Bay Area/ San Francisco
Published on October 03, 2013
New in the Neighborhood: J.P. Kempt
There's a new barbershop in town. Introducing J.P. Kempt, soft opening this weekend at 351 Divisadero.

"It's something I always wanted to do," says owner Shorty Maniace, who most recently worked at Mystic Haircutting at Haight and Gough. "Over 20 years of doing hair, I've always wanted to own my own shop." Shorty lived in the area in the early '90s, and remembers Western Addition as being the "most eclectic neighborhood in San Francisco." So when he decided it was time to open his own barbershop, he knew this was where he wanted to be. At first he looked at the still-vacant space at 301 Divisadero (most recently home to KJ Produce), but determined it would require too much work to renovate. But the block charmed him. "It's a cute block, a cool block, with a lot of history," Shorty says. Then he saw that 351 Divisadero, formerly home to Backspace boutique, was available. He got in touch with the landlord, and soon the space was his.
Shorty envisioned a "classic barbershop from the '40s" look for the shop, but with modern fixtures and furniture. The marble countertops and wooden cabinets were all locally produced, the gold leaf lettering on the windows was done by hand by local artist David Benzler, and the floors are the space's original hardwood. The only non-local items of note are the chairs -- Shorty brought in and refurbished seven vintage Koken barber chairs that he found in New York.
The cabinets and walls feature items and artwork evoking an earlier era. There are vintage barber tools like razors and hair dryers from Shorty's personal collection, and prints of dapper gents and dames, all expertly coiffed.
As far as services go, J.P. Kempt will offer standard barber cuts for both men and women. There's no hairdressing here, and no "hipster" attitude. As he expects from both his customers and his staff of six (Jourdan, David, James, Erika, Paul, and Debbie), "If you think you're better than anyone else, this isn't the place for you." Haircuts and straight razor shaves will each run $40, or $75 for the combo. Shorty acknowledges that the running rate for haircuts has increased in recent years, but it was inevitable. "Barbers were the last to be cheap," he says. But as far as he's concerned, the price is still a bargain. "Barbers are artists, they're classic. It's one of the oldest professions. And, you [only need to] see them once a month." Once the shop is up and running, Shorty hopes to get more involved with the community. He wants to donate hair clippings to the New Liberation Community Garden at Divis and Eddy (hair is great for composting, he says), and expects to promote the Movember fundraising campaign at the shop. He also sees having more social events, like hosting bachelor parties for groomsmen to get cleaned up en masse before weddings.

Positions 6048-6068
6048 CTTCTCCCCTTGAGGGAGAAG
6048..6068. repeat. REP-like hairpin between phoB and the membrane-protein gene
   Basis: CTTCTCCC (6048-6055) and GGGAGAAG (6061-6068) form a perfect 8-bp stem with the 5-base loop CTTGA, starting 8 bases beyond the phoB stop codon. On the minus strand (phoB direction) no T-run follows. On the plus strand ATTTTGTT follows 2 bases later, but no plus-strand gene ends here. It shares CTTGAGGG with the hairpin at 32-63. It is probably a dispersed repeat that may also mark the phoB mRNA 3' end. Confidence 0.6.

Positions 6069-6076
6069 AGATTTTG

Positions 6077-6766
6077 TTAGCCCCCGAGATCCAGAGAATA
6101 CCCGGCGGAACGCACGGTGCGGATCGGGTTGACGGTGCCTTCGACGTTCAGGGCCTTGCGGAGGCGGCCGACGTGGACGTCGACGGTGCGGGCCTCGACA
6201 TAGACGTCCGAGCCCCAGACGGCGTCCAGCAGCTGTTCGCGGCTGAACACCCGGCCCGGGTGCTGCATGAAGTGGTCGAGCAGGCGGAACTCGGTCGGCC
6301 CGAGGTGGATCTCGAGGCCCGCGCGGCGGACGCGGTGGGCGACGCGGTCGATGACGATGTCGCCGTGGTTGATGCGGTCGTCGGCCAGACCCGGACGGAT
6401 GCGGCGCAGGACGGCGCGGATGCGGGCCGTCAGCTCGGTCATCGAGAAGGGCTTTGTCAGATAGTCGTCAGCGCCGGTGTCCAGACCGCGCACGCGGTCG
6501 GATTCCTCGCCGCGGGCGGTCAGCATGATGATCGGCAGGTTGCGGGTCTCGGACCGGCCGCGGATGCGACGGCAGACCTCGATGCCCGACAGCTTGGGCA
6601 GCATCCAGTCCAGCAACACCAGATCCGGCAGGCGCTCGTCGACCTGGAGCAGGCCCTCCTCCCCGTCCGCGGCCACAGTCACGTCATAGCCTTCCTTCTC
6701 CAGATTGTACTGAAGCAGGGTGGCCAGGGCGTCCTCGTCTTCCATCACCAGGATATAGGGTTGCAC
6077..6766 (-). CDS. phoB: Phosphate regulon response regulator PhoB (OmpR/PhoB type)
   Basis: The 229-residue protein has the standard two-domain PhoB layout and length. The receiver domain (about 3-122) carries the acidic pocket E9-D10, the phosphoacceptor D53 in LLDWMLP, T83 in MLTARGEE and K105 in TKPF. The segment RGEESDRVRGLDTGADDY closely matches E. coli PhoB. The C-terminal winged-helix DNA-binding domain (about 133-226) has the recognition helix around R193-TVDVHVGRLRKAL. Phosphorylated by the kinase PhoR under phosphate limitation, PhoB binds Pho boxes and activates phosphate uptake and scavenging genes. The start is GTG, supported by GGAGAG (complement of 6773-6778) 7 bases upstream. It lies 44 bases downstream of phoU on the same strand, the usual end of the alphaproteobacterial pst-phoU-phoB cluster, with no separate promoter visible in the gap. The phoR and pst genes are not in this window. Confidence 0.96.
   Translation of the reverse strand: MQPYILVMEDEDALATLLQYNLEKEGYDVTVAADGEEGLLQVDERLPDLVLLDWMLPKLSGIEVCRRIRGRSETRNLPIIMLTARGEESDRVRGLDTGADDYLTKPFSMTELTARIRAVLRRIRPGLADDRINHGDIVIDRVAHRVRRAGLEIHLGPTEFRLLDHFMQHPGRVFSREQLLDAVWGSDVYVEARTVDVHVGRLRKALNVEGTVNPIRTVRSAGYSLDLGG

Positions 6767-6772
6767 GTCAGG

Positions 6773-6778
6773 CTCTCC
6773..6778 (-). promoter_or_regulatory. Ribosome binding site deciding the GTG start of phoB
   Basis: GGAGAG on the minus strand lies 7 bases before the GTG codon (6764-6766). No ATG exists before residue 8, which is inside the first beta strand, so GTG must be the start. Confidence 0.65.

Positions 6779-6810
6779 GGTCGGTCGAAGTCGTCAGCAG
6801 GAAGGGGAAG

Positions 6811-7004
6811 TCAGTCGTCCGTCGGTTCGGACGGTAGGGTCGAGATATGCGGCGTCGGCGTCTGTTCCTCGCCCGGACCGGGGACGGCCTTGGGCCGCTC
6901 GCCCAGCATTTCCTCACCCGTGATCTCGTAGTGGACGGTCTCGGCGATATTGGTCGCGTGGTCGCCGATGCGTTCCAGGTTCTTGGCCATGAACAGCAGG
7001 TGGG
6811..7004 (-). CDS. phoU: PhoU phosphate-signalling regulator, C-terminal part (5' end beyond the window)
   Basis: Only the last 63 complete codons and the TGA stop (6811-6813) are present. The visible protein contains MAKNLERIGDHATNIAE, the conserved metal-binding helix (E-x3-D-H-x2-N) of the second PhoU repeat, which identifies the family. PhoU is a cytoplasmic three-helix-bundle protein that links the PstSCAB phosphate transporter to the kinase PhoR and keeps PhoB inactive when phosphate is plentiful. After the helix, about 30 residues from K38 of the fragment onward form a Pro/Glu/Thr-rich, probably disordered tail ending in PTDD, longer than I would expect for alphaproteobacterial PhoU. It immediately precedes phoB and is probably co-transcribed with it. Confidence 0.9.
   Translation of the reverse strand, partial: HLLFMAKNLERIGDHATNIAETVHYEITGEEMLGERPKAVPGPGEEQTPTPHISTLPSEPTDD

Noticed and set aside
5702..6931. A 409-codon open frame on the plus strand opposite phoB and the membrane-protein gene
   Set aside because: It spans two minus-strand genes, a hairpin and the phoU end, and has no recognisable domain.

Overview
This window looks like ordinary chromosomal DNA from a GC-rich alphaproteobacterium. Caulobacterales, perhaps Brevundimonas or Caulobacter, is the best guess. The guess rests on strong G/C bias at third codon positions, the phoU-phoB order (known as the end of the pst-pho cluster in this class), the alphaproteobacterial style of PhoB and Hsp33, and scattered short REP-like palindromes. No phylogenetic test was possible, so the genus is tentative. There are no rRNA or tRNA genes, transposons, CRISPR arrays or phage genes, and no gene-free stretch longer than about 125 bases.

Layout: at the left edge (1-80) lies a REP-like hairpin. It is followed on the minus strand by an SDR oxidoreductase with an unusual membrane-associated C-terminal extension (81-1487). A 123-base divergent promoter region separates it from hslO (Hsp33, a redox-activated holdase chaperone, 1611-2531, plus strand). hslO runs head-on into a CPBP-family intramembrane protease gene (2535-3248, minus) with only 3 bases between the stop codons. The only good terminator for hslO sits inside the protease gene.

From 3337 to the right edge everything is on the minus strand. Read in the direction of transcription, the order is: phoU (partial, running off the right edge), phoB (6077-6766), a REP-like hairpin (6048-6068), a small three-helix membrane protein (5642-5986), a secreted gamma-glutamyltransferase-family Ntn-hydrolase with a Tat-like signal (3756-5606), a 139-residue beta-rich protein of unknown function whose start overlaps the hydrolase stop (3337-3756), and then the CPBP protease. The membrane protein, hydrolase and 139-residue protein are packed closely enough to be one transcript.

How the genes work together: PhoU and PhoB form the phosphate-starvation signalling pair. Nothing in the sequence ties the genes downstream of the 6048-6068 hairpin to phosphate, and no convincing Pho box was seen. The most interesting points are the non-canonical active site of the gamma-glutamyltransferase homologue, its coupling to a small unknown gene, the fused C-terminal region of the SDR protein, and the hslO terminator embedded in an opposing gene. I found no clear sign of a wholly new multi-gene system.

Shorty named J.P. Kempt after his mentor Jasper Paul, a barber he worked with in Seattle. Paul used to say to him, "Kid, we're in this business to keep people well kempt." The word "kempt" stuck with Shorty, and thus "J.P. Kempt" was born. Clearly Shorty has a deep respect for the past. When he found out that 351 Divisadero was the site of the Church of John Coltrane from 1972 until 2000, he was thrilled. He intends to play jazz and blues music, including Coltrane tunes, during business hours. Like many of our readers, Shorty is wary about the rapid change currently taking place on Divisadero. "I feel like the neighborhood needs to stay the neighborhood, and not become Valencia 2.0," he says. "I want this shop to stay here for 100 years." But he has a suggestion for those looking to combat gentrification. "Support your local businesses, and they won't go out." J.P. Kempt will have a soft-opening this Saturday, and then will open for regular business on Tuesday. Hours will be 10am to 7pm Tuesday through Friday, and 9am to 5:30pm on Saturday.